However, because these woods are so dense, they're heavy and difficult to cut and drill. In fact, it's virtually impossible to drive a nail or screw without first boring a pilot hole, which is why tropical decking is typically installed with some sort of hidden fastener that clips or screws into the edge of the boards.

Tropical hardwoods are relatively expensive, especially when compared with PT lumber, but in most parts of the country they're comparable in cost to redwood and cedar. The most common of all tropicals is ipe (EE-pay), which is also known as Ironwood or Pau Lope. It's a beautiful hardwood that's similar in appearance to mahogany, but a darker, richer crimson.

Most tropical hardwoods are so dense they don't accept stains very well. But if you're determined to apply a stain, be sure it's an oil-based penetrating stain specifically formulated for hardwood decking. If you choose not to stain the deck, you should at least apply a UV-blocking clear wood preservative every three to four years.

#4 Composites & Plastic

Composite decking and its cousin, plastic lumber, represent the fastest-growing decking materials sold today. In fact, while researching this piece, I visited decks.com, and found more than two dozen companies that make plastic or composite decking. Most products are made from polyethylene or polyvinyl chloride, and come in a wide range of colors.

Composites, like Trex, TimberTech, CorrectDeck, and Veranda, to name a few, are composed primarily of wood fibers and recycled plastic. The result is an extremely weather- and stain-resistant board that won't splinter, warp, rot or split.

Plastic lumber, like Azek Deck, ForeverDeck and Leisure Decking, is made from 100 percent plastic (recycled and/or virgin); it contains no wood fibers. It, too, is highly resistant to staining and decay, and free of knots, cracks and splinters.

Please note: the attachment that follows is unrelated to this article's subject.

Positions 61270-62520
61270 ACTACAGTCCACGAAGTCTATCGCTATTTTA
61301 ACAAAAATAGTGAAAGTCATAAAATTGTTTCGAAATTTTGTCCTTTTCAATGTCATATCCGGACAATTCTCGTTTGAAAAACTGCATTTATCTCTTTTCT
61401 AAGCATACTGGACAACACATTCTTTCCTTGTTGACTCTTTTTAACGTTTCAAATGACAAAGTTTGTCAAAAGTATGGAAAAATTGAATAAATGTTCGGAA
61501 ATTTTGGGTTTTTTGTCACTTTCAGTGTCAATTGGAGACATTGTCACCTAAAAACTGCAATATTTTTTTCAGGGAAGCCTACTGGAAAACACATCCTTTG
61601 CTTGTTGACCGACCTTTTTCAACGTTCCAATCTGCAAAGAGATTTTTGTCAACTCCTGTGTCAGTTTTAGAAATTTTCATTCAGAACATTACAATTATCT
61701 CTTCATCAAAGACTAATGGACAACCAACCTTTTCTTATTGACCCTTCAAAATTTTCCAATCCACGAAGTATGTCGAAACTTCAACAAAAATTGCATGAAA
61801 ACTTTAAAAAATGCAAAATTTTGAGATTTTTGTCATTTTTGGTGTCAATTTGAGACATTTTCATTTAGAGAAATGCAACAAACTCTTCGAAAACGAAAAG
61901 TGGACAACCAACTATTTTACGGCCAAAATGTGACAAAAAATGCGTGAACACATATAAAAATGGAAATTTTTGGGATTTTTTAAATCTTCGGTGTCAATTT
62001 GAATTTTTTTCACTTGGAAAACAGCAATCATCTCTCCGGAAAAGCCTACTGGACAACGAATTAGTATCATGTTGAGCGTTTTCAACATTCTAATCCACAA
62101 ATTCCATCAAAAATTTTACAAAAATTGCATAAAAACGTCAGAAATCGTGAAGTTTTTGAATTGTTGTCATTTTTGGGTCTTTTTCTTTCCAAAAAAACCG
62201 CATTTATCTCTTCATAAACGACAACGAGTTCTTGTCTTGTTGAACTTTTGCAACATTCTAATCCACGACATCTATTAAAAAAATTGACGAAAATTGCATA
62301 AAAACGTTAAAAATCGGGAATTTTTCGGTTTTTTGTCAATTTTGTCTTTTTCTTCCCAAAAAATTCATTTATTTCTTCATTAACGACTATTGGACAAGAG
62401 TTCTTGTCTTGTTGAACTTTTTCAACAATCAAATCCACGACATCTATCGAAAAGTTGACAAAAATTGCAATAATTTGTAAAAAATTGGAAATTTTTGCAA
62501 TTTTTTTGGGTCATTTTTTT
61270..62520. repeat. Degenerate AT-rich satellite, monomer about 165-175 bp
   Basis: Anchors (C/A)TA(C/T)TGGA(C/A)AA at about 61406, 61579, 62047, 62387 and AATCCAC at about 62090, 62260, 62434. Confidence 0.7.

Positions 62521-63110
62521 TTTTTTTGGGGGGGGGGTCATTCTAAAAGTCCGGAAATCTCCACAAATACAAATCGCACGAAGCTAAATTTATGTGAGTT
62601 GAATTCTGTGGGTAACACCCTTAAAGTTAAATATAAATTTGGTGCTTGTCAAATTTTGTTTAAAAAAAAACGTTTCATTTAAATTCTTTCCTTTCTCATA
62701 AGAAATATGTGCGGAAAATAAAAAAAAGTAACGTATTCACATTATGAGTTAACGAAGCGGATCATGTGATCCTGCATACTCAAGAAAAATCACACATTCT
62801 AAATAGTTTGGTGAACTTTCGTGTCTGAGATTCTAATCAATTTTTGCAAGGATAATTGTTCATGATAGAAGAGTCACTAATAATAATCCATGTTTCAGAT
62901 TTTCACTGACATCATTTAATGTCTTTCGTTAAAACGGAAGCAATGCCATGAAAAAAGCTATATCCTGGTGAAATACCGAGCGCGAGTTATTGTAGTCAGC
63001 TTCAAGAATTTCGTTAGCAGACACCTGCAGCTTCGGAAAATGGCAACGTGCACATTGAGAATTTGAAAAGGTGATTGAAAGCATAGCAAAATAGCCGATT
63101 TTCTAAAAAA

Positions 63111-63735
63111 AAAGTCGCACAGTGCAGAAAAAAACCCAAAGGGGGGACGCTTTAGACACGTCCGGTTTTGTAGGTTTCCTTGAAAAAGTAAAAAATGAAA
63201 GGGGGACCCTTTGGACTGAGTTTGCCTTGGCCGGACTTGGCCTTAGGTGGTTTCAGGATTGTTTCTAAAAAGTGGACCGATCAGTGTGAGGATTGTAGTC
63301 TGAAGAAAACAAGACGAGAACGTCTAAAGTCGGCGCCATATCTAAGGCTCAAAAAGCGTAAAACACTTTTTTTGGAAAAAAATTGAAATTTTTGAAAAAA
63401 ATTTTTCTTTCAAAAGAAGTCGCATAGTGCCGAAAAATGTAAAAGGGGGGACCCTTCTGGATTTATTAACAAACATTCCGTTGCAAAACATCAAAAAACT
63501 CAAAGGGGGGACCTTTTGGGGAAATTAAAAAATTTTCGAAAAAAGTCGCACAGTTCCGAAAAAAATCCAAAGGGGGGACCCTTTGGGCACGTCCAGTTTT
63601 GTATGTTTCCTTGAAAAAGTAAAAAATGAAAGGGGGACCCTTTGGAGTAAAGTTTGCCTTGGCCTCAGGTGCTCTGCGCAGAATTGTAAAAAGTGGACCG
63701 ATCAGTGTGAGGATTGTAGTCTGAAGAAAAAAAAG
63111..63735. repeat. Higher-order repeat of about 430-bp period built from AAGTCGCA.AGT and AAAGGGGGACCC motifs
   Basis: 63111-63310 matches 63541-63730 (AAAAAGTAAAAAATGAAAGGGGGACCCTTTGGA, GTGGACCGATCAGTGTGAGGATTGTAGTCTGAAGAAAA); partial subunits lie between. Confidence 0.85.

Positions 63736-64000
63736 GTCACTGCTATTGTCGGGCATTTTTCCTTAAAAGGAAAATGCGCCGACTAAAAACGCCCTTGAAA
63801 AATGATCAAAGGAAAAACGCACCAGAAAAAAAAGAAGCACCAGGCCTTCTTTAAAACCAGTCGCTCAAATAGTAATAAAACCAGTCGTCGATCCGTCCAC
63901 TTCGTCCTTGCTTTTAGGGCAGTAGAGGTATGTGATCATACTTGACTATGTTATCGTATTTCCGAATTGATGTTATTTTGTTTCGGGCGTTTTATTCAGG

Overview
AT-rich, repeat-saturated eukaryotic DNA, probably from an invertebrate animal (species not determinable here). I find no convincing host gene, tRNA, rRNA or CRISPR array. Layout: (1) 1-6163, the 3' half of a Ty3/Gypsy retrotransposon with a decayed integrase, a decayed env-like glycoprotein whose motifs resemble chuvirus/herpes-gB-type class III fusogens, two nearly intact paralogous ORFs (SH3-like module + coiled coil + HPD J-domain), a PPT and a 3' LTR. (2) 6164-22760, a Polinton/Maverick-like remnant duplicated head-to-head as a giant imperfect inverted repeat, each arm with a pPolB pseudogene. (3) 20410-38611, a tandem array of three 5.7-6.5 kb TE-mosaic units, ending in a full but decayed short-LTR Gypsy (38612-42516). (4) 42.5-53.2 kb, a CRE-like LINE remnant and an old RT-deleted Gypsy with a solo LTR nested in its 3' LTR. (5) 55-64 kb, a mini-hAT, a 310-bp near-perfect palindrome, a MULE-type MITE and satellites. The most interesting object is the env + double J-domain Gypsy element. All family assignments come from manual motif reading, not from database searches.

Both composites and plastic lumber come in sizes similar to wood decking, including 2 x 4, 2 x 6 and 5/4 x 6-­in. Prices vary because there are so many different companies, but composites are typically less expensive than plastic lumber.

Most composite decking and plastic lumber manufacturers also offer a line of handrails, balusters, fascias and other decorative trim.

#5 Aluminum

Aluminum decking, such as LockDry, Versadeck, and AridDeck, won't rot, rust, warp, splinter, crack or check, and it's extremely weather-, mold- and slip-resistant. Its powder-coated finish lasts virtually forever and it'll never peel or blister.

Aluminum can't catch fire, wood-boring bugs hate it, and it's cryogenically strong, meaning it doesn't get brittle in extremely cold weather. And, it's totally recyclable.

When compared with wood, composite and plastic lumber, aluminum decking is three to four times lighter, yet two to three times stronger.

Most aluminum planks have interlocking edges, which create gap-free, watertight decks. Built-in, self-draining channels collect and dispose of rainwater. Provided you can keep the channels debris-free, the feature is particularly useful for second-story decks since the space below stays dry.

And you might be surprised to learn--as I certainly was--that aluminum decking actually stays cooler in the sun than most other types of decking because of the metal's superior heat-dissipation properties.